• Apnea and respiratory failure may occur in later stages.
Abdominal: Hepatomegaly may be present and is usually mild.Neurologic:Poor coordination.
  • Ataxia.
  • Tremor.
  • Dysdiadochokinesia.
  • Hypotonia or hypertonia.
  • Seizures and hypothermia.
  • Lethargy progressing to combativeness, obtundation, and coma.
  • Decorticate or decerebrate posturing.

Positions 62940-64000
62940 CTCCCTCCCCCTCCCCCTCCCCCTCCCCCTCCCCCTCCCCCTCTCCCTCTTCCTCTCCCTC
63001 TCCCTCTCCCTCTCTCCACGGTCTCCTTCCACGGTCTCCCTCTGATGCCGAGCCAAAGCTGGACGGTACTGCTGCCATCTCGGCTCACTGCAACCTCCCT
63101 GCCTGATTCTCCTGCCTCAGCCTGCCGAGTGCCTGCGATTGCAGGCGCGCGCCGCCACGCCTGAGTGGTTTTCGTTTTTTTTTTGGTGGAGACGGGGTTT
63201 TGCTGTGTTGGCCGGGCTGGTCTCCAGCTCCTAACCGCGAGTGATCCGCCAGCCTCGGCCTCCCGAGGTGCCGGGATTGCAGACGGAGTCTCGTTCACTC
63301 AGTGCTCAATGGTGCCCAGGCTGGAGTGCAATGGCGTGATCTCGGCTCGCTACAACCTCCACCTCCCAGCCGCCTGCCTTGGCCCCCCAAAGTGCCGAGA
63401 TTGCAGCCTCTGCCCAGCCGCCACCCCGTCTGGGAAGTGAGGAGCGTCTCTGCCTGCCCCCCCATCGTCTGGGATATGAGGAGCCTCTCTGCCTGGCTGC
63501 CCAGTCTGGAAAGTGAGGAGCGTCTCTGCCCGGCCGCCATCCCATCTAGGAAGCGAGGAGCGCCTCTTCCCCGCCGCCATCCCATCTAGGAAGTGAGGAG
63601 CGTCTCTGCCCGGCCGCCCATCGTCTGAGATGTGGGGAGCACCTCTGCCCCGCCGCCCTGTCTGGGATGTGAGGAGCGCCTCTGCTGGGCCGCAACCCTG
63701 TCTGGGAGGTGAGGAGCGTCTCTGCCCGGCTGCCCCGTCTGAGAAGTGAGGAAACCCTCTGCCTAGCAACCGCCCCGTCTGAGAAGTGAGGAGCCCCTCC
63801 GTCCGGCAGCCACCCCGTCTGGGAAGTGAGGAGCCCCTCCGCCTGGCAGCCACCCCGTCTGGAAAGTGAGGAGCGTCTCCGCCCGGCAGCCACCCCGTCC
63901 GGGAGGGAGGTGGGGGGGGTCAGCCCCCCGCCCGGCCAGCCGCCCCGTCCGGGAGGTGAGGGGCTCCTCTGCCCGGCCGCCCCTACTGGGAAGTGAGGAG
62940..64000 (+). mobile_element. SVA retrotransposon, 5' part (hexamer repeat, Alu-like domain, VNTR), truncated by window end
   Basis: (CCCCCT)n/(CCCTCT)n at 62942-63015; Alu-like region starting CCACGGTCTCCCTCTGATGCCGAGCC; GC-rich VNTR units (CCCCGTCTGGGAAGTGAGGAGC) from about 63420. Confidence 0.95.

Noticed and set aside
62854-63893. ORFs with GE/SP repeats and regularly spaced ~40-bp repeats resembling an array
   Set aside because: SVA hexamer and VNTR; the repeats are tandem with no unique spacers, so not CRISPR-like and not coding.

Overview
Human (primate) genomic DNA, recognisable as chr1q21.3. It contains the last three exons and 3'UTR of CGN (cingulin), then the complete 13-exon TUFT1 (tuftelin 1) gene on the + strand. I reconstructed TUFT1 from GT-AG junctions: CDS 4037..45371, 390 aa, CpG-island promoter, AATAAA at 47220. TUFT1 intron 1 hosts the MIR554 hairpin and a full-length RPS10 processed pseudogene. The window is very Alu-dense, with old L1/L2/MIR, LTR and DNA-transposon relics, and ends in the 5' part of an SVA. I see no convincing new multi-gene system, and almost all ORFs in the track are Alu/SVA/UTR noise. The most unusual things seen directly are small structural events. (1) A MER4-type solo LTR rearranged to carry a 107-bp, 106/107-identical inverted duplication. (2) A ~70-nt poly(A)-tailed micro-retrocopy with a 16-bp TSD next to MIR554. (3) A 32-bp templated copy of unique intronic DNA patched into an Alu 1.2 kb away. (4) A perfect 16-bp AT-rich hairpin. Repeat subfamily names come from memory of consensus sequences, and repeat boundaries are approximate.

Diagnosis:Carbamoyl phosphate synthetaseRoutine laboratory studies are of no diagnostic help. The clue to the presence of carbamoyl phosphate synthetase (CPS) deficiency may be a BUN (blood urea nitrogen) level below the reference range. In contrast to older studies, this is merely a clue, is not always present, may occur in early fasting, and is quite unreliable. Nonetheless, when present, a BUN level below the reference range should trigger a search for hyperammonemia.Liver function is normal unless hypoxia has occurred in association with seizures. The same is true of renal function.The sole laboratory criterion for early diagnosis is a blood ammonia level. Obtain a blood level simultaneously with the usual laboratory workup as a part of the investigation of a critically ill neonate or infant. Determine blood ammonia level in adults with unexplained lethargy or coma.Ammonia levels are usually 10-20 times higher than reference range.Ammonia values greater than 1000 mg/dL are common.Blood amino acid changes are not specific to provide a diagnosis but are important in the differentiation of CPS deficiency from other urea cycle disorders.Urine orotic acid levels are within the reference range.Urine organic acid analysis is important to rule out organic acid disorders.Definitive testing requires liver biopsy and enzyme analysis.A report suggests that single-voxel magnetic resonance spectroscopy permits the monitoring of brain glutamine and brain glutamate levels. This may be a more accurate means of monitoring the effects of an acute hyperammonemic episode on the brain than monitoring blood ammonia levels as treatment proceeds.Treatment:Treatment of acute hyperammonemia caused by CPS deficiency includes hemodialysis, peritoneal dialysis or arteriovenous hemofiltration. Several drugs conjugate major amino acids, forming metabolites that are excreted in the urine, which eliminates a major source of nitrogen from being converted to ammonia. Administration of sodium phenylbutyrate (or phenylacetate) conjugates glutamine, forming phenylacetylglutamine, which is excreted by the kidneys and removes waste nitrogen. In a similar fashion, citrulline is given to conjugate aspartic acid forming argininosuccinic acid. Administration of sodium benzoate results in conjugation of glycine, which is subsequently excreted in the urine. Patients who survive the initial presentation are placed on chronic treatment with phenylbutyrate, benzoate and supplemental arginine along with dietary protein restriction. Patients having onset in the newborn period face a poor outcome and significant risk of neurological damage or demise.Because the diagnosis and therapy of CPS deficiency is complex, the pediatrician is strongly advised to manage the patient in close collaboration with a consulting pediatric metabolic disease specialist. It is recommended that parents travel with a letter of treatment guidelines from the patient's physician.NOTE: The above information is for processing purpose. The information provided herein should not be used during any medical emergency or for the diagnosis or treatment of any medical condition.DISCLAIMER: This information should not substitute for seeking responsible, professional medical care.